Driving While Intoxicated (DWI)
Even if you’ve done nothing wrong, you might face DUI or DWI charges. Here’s what you need to know.
DWI vs. DUI in Texas: What’s the Difference?
In Texas, DWI (Driving While Intoxicated) and DUI (Driving Under the Influence) are separate crimes. Adults over 21 with blood alcohol content (BAC) above 0.08 are charged with DWI.
Individuals below legal drinking age who come to authorities’ attention with any perceptible amount of alcohol in their system are liable to be charged with DUI. Younger people also can be charged with DWI and DUI simultaneously.
Both these charges result in license suspension. However, suspension periods associated with DUI are shorter than with DWI. Both charges carry stiff fines and can include other penalties.
First-Time DWI in Texas
In Texas, a first-time DWI is typically a Class B misdemeanor. The punishment can range from 72 hours to six months in jail. A fine up to $2,000 may be levied. If your BAC was above 0.15, the crime is a Class A misdemeanor with harsher potential penalties.
In most cases, first-time DWI offenders spend no time in jail. Instead, they are placed on probation. They do not suffer further penalties unless they violate probation through an additional offense.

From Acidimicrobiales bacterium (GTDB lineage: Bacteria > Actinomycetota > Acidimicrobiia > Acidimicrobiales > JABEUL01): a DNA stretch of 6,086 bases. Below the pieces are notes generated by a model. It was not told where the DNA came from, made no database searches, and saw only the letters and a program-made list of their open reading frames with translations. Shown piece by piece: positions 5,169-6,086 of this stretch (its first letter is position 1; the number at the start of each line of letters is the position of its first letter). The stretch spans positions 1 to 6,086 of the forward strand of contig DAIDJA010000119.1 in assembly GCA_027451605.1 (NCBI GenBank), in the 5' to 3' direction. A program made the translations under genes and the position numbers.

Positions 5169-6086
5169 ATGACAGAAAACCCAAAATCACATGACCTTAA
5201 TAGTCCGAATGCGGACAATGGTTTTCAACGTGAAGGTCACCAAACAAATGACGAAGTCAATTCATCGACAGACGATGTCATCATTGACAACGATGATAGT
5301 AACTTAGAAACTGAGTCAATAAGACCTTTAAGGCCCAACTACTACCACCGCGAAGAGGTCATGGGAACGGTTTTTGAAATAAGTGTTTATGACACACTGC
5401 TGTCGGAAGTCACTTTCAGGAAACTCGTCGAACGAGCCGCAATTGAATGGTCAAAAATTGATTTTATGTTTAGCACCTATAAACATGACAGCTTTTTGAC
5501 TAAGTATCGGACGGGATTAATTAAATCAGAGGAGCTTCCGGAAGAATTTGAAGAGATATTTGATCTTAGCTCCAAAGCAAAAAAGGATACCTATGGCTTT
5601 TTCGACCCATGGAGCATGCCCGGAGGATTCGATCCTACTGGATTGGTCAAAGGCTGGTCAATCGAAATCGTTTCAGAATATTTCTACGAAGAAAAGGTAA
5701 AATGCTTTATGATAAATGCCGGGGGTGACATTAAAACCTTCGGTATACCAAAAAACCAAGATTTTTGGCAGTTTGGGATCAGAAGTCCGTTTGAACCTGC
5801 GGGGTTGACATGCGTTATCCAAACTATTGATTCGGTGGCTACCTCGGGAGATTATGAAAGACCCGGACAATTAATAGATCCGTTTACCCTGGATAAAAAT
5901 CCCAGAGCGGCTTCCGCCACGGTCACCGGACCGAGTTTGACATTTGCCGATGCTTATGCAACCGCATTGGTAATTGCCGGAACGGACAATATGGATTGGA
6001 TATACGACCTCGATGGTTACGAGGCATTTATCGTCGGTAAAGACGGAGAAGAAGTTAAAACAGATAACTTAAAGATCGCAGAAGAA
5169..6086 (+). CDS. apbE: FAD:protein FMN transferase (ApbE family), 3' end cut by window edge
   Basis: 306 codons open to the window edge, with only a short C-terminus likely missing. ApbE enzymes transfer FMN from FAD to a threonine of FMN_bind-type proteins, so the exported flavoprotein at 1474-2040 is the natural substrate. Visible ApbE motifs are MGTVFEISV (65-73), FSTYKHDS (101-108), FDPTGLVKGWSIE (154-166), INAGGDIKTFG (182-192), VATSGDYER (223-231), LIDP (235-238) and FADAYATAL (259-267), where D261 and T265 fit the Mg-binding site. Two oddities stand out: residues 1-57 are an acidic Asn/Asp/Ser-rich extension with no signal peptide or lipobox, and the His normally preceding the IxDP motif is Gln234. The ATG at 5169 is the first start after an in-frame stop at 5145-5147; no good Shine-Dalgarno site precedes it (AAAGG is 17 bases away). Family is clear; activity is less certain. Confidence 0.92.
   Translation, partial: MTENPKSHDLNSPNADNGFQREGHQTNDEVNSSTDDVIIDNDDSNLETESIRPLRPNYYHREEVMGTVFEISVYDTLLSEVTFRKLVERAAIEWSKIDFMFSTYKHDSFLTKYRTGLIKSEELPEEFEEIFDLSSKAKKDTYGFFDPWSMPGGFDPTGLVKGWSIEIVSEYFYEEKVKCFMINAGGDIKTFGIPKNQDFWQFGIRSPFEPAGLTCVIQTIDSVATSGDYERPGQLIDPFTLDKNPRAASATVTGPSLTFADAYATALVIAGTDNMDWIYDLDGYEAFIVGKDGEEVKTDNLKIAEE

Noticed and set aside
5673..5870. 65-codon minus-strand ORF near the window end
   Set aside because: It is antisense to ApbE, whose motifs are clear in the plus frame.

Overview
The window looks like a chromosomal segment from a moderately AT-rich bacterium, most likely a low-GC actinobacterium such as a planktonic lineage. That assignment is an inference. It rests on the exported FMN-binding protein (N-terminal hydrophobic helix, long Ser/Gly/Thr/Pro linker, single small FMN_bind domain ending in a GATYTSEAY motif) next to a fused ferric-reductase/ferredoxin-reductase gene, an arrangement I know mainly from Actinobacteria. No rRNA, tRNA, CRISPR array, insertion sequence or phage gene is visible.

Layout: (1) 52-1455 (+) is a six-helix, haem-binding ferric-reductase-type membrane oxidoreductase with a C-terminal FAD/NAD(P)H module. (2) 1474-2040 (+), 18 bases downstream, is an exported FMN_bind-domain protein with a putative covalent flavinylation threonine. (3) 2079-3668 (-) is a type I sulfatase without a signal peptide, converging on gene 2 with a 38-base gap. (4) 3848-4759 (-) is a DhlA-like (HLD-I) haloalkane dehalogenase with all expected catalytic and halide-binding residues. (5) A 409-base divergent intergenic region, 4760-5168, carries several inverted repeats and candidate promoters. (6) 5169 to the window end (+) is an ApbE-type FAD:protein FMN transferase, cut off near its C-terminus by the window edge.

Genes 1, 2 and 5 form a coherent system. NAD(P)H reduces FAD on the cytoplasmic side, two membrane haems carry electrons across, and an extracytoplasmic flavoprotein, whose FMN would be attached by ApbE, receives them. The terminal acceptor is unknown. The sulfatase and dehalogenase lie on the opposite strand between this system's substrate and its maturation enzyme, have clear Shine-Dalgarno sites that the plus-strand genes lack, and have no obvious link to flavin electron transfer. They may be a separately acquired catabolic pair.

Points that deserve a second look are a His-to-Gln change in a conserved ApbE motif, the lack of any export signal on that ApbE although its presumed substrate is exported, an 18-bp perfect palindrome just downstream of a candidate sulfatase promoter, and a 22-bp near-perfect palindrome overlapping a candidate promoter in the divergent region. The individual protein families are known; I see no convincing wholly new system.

Second DWI Offense in Texas
A second DWI is a Class A misdemeanor. The maximum fine becomes $4,000, while the maximum jail time is one year. Minimum community service is 80 hours. Most second DWIs result in probation, but the terms tend to be more harsh.
Probation for a second offense may last up to two years.
Do I Need a DWI Criminal Defense Lawyer?
A “drunk driving lawyer” is essential if you’ve been accused of DWI. Multiple factors can cause charges to be dismissed, including police error. This exempts you from punishment and protects your criminal record. A DWI defense lawyer also knows how to appeal to a judge and jury to minimize the impact of charges on your future.
Should I Plead Guilty?
There may be times when pleading guilty is appropriate and can reduce your sentence. However, most first- and even second-time DWI offenders have little to gain by pleading guilty. The best DWI attorneys understand when it is in your interest to fight the charges.